Ska Music Lessons Scarborough ME

If you want to be rude, play everything on the upbeat. The basic building block of past and present ska is the accented and of each beat (Ex. 1). The tendency is to strum this apparently simple rhythm (often called the "clip") with upstrokes. But you get a fuller sound if you downstroke the upbeats because, with downstrokes, you hit the bigger strings first.

Music House Studios
(260) 724-3306
118 N 2nd St
Decatur, IN
 
Music Together
(609) 924-7801
66 Witherspoon St
Princeton, NJ
 
Mannington Music School
(856) 935-4322
198 Route 45
Salem, NJ
 
Kloss Studios
(215) 885-1203
1216 Easton Rd
Abington, PA
 
Dmg Music
(609) 383-3832
6701 Black Horse Pike
Egg Harbor Twp, NJ
 
New Sewell Music Conservatory Inc
(202) 722-5361
712 Kennedy St NW
Washington, DC
 
Suzuki School of Houston the
(713) 667-2777
Houston, TX
 
Dalcroze School of Music
(212) 580-2009
129 W 67th St
New York, NY
 
Vivace Music Academy
(210) 558-1805
4770 Research Dr
San Antonio, TX
 
Hawaii Yamaha Music School
(808) 988-9973
Honolulu, HI
 

Ska Building Blocks By David Burk

Sessions From Guitar Player, February '99

If you want to be rude, play everything on the upbeat. The basic building block of past and present ska is the accented and of each beat (Ex. 1). The tendency is to strum this apparently simple rhythm (often called the "clip") with upstrokes. But you get a fuller sound if you downstroke the upbeats because, with downstrokes, you hit the bigger strings first.

Modern skameisters often play clip rhythms on the treble strings (G, B, and E). However, the '60s Jamaican originators -- ska's "rude boys" -- favored fuller voicings as shown in Ex. 2, a I-VIm-IIm-V progression in G. In bar 3, notice how the Am changes inversions.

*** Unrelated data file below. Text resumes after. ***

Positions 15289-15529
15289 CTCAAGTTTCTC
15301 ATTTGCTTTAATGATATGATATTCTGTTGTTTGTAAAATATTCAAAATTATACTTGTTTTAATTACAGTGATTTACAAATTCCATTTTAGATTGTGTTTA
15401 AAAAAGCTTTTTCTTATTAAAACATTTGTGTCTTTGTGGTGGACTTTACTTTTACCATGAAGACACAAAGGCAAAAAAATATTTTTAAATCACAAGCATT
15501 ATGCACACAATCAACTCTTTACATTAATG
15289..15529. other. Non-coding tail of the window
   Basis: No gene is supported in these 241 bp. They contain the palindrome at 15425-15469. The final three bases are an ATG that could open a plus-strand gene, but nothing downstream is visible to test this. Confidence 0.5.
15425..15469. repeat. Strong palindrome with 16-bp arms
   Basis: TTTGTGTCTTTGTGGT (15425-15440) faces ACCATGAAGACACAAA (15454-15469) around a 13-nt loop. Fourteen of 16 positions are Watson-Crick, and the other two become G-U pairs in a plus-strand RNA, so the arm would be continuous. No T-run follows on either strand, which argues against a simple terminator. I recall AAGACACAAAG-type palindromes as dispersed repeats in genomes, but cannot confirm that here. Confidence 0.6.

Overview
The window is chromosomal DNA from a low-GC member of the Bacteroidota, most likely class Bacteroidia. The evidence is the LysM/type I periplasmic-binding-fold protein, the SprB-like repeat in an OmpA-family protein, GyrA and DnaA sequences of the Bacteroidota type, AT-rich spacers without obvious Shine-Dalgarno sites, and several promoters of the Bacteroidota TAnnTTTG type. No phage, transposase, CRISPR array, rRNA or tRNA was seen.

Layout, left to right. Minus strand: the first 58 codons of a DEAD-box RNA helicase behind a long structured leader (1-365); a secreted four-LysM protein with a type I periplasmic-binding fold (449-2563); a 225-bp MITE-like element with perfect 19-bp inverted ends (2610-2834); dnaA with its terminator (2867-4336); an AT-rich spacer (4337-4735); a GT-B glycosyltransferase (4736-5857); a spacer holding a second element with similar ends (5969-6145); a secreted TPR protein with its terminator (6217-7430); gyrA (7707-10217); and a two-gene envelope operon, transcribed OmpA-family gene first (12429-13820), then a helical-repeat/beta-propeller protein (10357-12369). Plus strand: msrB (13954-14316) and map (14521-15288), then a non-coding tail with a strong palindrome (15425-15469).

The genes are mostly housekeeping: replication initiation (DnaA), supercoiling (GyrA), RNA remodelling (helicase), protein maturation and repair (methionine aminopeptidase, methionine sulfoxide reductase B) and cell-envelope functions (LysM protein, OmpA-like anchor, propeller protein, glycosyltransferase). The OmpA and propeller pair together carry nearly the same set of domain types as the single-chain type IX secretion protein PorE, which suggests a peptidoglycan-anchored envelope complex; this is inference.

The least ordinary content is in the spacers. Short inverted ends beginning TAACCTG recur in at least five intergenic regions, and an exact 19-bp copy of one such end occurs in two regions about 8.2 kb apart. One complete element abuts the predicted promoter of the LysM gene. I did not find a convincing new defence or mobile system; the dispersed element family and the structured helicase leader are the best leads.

For a truly rude flavor, add dominant-7th chords and sliding chromatic movement from either above or below the target harmony (Ex. 3). As illustrated here, occasionally it's effective to play on the downbeat.

Often called a "stuckey," a typical ska single-note riff features sixteenth-notes, played clean and very staccato (Ex. 4). Note the characteristic chromatic movement, as well as the arpeggiated chords.

These examples sound great with wah and work well at tempos from 150 to 190 bpm.

Listen to Example 4

 

 

DAVID BURK is a Minneapolis-based guitarist, producer, writer, and teacher. For info on Do You Know What Time It Is, an album by Burk's world-beat group, Labor Party, contact Nabi Musicworks, Box 8621, Minneapolis, MN 55408; (612) 823-6204.

 

Click here to read the rest of the article from Guitar Player


Guitar Player is a trademark of New Bay Media, LLC. All material published on www.guitarplayer.com is copyrighted @2009 by New Bay Media, LLC. All rights reserved